Asoka used his officers as a bridge (vital link) between him and his subjects, advising officers, “it was for you to do your part and to make the people trust me, and realise that the king is even as a father unto us. He loves us as himself. We are to him as his own children!” He had set-up a network to receive reports about the law and order situation in his kingdom, working of the State minions, plight of his subjects and their reaction to his policies on a daily and constant basis. Mindful about the concerns of his subjects, Asoka would plan and execute projects to improve their lot. Carvings on a rock near Mansehra reveal that Asoka would not even feel shy to admit shortcomings in his governance.

Conceding “for a long time past, neither business was being disposed of promptly nor minute-to-minute reports were being received regularly,” Asoka assured his subjects: “This laxity would cease. In future, the King would be accessible for business at all hours of the day or night. Work must be for the public benefit… And many more positive steps have been taken. Healing herbs, useful for men and beasts, have been imported. Trees have been planted and wells dug by the road-sides. Moral Agents/Censors of the Law of Piety have been appointed for inculcating obedience and a spirit of sympathy for each other among the subjects and for avoidance of excess among all classes of the Empire. Even the neighbouring countries shall benefit from this. But, all this good will be combined with efficiency.”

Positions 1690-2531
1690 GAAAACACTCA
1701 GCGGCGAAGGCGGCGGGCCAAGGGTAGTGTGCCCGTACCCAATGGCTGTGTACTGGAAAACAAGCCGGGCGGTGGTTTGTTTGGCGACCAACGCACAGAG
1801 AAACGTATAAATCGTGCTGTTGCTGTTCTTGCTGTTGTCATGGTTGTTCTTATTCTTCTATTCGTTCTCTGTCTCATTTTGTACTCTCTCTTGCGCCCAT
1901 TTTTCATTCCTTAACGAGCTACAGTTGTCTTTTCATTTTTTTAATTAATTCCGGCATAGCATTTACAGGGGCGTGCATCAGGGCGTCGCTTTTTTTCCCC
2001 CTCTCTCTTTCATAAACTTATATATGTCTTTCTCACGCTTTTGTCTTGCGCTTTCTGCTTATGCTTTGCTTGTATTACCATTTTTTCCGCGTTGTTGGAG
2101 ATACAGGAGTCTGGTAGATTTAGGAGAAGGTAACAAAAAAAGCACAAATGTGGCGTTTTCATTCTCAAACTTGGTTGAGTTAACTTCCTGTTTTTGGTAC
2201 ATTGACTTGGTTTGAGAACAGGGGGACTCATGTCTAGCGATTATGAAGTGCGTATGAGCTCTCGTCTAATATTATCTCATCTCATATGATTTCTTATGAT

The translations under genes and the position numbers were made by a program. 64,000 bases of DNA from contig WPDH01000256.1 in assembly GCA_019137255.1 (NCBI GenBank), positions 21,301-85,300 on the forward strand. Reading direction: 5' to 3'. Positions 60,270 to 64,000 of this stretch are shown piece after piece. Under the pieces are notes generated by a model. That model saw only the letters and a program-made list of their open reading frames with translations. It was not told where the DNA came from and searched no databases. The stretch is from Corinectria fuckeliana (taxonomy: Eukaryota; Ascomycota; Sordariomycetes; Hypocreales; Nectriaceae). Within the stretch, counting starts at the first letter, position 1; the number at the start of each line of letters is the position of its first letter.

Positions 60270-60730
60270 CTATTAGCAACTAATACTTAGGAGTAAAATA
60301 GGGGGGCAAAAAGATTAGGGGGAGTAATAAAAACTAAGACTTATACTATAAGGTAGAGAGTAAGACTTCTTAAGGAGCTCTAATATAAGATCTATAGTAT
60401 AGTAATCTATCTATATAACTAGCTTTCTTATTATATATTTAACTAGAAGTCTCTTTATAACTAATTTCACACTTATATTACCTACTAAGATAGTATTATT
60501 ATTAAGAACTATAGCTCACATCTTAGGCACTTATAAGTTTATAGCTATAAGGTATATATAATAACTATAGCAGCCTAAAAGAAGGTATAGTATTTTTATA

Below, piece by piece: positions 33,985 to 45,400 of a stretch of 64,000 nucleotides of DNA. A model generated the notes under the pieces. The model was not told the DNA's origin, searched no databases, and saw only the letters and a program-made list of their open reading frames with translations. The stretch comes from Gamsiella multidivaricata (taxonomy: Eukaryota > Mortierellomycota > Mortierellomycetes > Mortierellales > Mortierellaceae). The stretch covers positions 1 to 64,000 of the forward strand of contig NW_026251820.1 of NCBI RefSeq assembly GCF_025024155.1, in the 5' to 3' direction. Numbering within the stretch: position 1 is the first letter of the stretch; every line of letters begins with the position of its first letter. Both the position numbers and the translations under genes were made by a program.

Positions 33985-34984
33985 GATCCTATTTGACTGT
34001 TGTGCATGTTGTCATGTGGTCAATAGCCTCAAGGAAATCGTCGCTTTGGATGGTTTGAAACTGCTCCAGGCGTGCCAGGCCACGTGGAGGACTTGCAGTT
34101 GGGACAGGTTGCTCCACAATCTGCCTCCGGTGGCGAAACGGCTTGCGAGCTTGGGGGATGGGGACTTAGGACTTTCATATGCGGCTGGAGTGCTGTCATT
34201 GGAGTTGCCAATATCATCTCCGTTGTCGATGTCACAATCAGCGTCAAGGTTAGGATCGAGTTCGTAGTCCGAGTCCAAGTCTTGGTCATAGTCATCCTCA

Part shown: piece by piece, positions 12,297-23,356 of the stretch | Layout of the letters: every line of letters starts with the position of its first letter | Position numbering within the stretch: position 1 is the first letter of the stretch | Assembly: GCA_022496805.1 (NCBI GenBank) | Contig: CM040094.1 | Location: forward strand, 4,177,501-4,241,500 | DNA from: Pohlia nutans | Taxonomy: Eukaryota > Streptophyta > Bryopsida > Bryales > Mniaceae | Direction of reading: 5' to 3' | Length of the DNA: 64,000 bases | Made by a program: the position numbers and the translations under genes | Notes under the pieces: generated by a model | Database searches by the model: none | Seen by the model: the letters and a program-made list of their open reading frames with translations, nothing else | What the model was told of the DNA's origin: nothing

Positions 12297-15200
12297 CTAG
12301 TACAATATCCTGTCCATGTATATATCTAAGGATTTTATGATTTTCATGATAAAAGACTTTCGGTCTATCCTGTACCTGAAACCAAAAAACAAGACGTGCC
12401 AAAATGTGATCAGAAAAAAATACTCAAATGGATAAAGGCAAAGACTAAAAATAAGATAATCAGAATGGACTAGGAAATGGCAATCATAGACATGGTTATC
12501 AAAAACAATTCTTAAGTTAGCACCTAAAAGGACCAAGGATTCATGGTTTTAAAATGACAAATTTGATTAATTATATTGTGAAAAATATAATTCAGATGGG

The Muslim rulers of the Indian Sub-Continent had appointed Waqa-i-Nawees (scribes) to keep themselves informed about the day-today affairs and general situation prevailing in their vast empire as well as the conduct of State minions. In his famous book Aain-i-Akbari, Abu al-Fadal writes that the system of Waqa-i-Nawees existed in India even before the arrival of the Mughals, but Emperor Akbar the Great (1558-1605) recognised its lofty objectives and perfected it. The daily feedback prepared by the PR officials of the present era is the improved form of reports sent by those scribes to the rulers.

Pointing out causes for the downfall of the Mughal rule in India, in his book Asbaab-e-Baghawat-e-Hind, Sir Syed Ahmed Khan says that the scribes had become corrupt and their reports misleading; while the later period monarchs also did not care to read the reports sent by these official correspondents.

Founder of the Persian Empire, Cyrus the Great (576-530BC), is credited to have issued “the first human rights charter in history.” At the pinnacle of his power, Cyrus proclaimed: “He would not rein over people if they did not wish it.”